1942 - During the year, the 22nd�s Marauders had destroyed 93 enemy planes in combat, a record for land based medium bombers in the South Pacific.
11 Jan 1943 - With only enough left for one squadron, the group�s Marauders were grounded for overhaul. The 19th and 33rd returned from Iron Range to Woodstock , to join the 2nd and the 408th, still at Reid River, for combat rest.
4 Feb 1943 - Returned to Woodstock, Australia.
Mar 1943 - Lt. Col. Roger E Phelan assumed command.
27 Jul 1943 - The 19th Squadron, flying the refurbished Marauders, now known as the Silver Fleet, the first to return into combat, moved to Dobodura, New Guinea.
Oct 1943 - The other three squadrons, now flying B-25 Mitchells, joined the 19th at Dobodura.
5 Nov 1943 - Earned Distinquished Unit Citation by knocking out enemy entrenchments on New Guinea in support of Australian ground forces.
13 Jan 1944 - 2nd and 408th Squadrons moved to Nadzab, New Guinea.
11 Feb 1944 - Redesignated 22nd Bombardment Group (Heavy) and equipped with B-24 Liberators. During the period 1 Feb - 26 Feb the Group was under the operational control of the 309th Bombardment Wing.
Mar 1944 - Col. Richard W. Robinson, assumed command and the group came to be known as the Red Raiders, from the name of the red headed colonel�s first plane, �Red Raider.� Targets included Japanese airfields, installations and shipping in Borneo, Ceram and Halmahera.
Jun 1944 - Assigned to Far East Air Force, Fifth Air Force, Fifth Bomber Command.
16 Aug 1944 - The first of the Group�s personnel moved to Owi, Schouten Islands. During absence of Col. Robinson from 17 Aug - 2 Oct 1944, Col. Rufus O. Miller was in command.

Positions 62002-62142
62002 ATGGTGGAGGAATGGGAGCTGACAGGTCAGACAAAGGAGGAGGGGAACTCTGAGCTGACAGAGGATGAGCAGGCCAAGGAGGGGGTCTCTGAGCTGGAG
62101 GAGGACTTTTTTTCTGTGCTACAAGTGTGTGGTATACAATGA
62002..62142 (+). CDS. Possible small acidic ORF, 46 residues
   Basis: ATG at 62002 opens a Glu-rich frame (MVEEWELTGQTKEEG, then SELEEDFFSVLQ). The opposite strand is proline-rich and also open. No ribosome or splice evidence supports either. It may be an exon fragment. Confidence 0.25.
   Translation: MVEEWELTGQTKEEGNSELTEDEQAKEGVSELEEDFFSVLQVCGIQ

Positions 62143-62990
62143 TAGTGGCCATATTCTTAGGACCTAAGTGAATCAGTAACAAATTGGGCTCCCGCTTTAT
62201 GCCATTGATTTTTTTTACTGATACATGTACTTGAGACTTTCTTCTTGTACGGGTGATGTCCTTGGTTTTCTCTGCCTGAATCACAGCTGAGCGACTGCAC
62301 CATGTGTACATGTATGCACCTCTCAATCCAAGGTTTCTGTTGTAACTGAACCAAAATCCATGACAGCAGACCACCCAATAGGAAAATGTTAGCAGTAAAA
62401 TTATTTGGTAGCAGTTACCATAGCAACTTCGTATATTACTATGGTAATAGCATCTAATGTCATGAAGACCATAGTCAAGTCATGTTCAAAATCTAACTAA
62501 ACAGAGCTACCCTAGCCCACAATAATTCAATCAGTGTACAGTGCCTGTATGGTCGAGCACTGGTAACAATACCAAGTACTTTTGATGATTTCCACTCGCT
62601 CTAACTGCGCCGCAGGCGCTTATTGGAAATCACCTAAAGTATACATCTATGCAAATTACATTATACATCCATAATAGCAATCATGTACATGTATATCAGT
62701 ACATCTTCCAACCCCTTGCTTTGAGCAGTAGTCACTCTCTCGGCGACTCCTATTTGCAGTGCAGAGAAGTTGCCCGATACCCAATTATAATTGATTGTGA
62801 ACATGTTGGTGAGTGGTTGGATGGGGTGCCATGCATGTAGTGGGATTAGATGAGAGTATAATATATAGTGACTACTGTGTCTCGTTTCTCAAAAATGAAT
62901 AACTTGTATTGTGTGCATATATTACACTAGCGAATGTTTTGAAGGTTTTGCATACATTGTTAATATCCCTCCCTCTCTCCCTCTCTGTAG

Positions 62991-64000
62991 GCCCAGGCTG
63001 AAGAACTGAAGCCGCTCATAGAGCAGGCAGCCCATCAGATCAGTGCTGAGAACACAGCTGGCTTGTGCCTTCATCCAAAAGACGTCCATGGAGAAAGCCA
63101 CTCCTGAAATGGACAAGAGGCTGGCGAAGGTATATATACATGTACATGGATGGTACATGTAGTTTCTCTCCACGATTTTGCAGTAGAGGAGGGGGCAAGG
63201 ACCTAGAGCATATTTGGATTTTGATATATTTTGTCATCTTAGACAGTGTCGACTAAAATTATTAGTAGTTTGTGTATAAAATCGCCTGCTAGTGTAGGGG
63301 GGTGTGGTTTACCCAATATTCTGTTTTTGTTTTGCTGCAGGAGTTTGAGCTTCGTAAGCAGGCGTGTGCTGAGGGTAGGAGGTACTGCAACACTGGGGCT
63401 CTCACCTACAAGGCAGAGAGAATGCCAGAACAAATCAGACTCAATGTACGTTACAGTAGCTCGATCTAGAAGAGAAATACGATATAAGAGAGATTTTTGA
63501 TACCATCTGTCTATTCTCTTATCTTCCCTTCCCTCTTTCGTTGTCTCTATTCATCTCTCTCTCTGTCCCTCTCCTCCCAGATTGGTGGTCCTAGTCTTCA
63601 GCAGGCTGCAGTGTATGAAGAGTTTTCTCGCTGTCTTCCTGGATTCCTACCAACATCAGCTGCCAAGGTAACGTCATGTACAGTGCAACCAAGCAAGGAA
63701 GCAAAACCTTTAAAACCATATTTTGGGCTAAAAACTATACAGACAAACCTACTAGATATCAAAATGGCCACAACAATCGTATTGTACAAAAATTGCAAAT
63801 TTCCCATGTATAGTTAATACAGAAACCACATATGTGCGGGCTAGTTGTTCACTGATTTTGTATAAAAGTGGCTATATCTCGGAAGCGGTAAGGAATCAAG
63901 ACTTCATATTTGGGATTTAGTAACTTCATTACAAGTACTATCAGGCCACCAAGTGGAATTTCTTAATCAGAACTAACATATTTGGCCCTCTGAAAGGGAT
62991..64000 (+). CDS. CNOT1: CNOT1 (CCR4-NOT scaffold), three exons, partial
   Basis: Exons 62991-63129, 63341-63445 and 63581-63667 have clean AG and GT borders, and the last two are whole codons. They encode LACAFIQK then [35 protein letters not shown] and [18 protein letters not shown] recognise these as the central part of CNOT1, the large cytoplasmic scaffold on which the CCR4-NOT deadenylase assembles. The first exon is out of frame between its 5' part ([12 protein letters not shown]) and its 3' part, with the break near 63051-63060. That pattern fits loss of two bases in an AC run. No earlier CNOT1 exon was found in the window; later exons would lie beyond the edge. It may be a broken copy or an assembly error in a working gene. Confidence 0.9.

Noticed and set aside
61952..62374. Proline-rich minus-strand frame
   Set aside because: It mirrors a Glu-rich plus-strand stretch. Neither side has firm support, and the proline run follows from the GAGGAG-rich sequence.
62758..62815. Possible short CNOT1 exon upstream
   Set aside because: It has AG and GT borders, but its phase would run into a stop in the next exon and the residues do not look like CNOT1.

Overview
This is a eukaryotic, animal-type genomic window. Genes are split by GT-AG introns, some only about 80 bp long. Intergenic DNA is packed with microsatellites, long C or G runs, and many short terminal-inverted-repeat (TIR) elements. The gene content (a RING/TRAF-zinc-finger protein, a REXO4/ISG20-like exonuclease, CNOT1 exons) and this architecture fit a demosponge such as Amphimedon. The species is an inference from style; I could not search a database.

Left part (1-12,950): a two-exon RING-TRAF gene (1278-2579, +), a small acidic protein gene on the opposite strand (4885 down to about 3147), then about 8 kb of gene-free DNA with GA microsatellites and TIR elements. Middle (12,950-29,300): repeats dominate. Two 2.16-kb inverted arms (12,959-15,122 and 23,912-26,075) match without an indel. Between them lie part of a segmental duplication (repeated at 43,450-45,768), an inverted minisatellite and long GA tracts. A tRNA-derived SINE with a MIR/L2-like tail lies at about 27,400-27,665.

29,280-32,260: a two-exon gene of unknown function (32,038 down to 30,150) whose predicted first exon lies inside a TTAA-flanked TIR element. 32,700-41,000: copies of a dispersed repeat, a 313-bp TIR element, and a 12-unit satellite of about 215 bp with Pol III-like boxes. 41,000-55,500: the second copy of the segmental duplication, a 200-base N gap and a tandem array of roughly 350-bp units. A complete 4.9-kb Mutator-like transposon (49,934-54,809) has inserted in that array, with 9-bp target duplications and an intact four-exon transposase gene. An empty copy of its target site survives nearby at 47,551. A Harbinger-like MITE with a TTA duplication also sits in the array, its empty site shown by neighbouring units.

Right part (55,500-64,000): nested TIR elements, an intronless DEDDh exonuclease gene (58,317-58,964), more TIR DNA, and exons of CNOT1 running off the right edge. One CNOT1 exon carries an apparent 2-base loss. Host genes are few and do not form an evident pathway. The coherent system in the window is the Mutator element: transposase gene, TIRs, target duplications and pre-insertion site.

Sep 1944 - Began attacks against Japanese bases in the Philippines.
7 Nov 1944 - Ground echelon departed by sea for Leyte, Philippine Islands.
15 Nov 1944 - Ground echelon arrived at Leyte.
26 Nov 1944 - Moved to Anguar.
1945 -Struck airfields, installations, industries and shipping on Formosa and China and provided ground support to Australian forces on Borneo and American forces on Luzon.
20 Jan 1945 - Moved to Samar, Philippine Islands.
21 Jan 1945 - Col. Leonard T. Nicholson assumed command.
12 Mar 1945 - Moved to Clark Field, Luzon.
5 Aug 1945 - Men and officers, other than the rear echelon, embarked on LST #898 at Subic enroute for Okinawa.
15 Aug 1945 - Main body debarked on Okinawa, moved to Motobu.
25 Aug 1945 - Three Red Raider Liberators flew their first armed recon mission of several from Okinawa over Japan.
15 Sep 1945 - Okinawa was swept by a typhoon.
16 Sep 1945 - Crews and planes of the 22nd were transferred to the 380th BG. to await further orders for return to the United States. The group was redesignated as 22nd Bombardment Group (L).
24 Sep 1945 - Col. Leonard T. Nicholson was relieved as commander and assigned to V Bomber Command; he was replaced by Lt. Col. James E. Sweeny.
7 Oct 1945 - Lt. Col. Charles W. Johnson assumed command.
17 Oct 1945 - Major John E. Pryor assumed command.
Nov 1945 - Assigned to Far East Air Force and transferred without men or machines to Fort William McHenry. Luzon , Philippine Islands.